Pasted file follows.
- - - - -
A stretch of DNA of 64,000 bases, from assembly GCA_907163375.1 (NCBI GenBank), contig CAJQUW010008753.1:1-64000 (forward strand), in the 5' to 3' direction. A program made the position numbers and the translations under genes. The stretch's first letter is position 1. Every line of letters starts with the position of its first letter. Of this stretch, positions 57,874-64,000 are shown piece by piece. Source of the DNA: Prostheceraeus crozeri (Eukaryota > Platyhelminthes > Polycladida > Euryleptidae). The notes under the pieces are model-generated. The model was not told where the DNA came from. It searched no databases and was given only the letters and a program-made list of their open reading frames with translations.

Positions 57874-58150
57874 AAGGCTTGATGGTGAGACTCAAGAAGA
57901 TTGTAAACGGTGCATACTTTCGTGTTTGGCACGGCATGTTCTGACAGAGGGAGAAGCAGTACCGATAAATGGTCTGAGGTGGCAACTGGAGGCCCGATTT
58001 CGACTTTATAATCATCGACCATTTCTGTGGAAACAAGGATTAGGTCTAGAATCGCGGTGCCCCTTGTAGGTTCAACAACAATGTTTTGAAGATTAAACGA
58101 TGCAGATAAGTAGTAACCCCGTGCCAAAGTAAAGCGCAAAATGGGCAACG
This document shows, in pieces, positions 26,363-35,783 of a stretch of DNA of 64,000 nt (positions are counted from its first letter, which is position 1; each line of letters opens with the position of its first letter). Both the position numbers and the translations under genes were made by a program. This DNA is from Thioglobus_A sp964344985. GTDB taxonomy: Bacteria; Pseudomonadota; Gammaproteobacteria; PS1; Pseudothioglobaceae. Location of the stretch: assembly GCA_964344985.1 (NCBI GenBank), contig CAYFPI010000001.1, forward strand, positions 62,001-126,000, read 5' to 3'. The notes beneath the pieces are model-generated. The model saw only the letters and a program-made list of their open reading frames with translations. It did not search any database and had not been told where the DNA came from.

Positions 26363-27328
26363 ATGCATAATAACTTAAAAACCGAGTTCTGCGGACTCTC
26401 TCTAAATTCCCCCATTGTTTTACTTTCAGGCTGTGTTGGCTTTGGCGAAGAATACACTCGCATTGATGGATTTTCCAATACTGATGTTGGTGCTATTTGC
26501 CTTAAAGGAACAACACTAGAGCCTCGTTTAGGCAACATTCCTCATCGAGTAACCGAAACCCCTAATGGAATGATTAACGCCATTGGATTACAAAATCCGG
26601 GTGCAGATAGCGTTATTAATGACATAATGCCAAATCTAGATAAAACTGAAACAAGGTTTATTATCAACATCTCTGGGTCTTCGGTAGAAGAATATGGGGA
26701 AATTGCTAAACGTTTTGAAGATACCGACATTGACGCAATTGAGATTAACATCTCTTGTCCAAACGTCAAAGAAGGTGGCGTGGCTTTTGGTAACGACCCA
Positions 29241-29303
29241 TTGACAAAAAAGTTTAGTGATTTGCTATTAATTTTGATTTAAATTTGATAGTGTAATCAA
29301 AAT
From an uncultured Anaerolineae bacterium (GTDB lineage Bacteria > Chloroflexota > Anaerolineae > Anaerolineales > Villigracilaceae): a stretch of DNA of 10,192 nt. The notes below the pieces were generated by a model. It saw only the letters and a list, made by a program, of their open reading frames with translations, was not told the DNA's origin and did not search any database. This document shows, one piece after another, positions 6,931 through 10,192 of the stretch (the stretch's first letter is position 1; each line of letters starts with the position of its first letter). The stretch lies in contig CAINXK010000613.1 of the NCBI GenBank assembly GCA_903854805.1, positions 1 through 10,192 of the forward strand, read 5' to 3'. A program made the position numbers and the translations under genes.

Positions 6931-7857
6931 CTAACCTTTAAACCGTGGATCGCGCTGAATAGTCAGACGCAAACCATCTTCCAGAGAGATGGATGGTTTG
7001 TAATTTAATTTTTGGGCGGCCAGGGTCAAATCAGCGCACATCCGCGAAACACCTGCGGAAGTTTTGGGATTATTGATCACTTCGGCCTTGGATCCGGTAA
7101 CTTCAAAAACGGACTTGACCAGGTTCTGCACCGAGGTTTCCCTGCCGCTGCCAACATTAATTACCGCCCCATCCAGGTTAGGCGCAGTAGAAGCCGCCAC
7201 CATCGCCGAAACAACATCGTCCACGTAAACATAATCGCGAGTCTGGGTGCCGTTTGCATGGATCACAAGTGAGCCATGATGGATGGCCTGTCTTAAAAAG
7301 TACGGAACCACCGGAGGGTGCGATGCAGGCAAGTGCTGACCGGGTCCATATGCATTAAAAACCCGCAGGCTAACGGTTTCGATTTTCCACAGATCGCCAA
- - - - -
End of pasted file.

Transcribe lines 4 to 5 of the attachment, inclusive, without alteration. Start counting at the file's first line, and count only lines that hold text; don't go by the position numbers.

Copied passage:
57901 TTGTAAACGGTGCATACTTTCGTGTTTGGCACGGCATGTTCTGACAGAGGGAGAAGCAGTACCGATAAATGGTCTGAGGTGGCAACTGGAGGCCCGATTT
58001 CGACTTTATAATCATCGACCATTTCTGTGGAAACAAGGATTAGGTCTAGAATCGCGGTGCCCCTTGTAGGTTCAACAACAATGTTTTGAAGATTAAACGA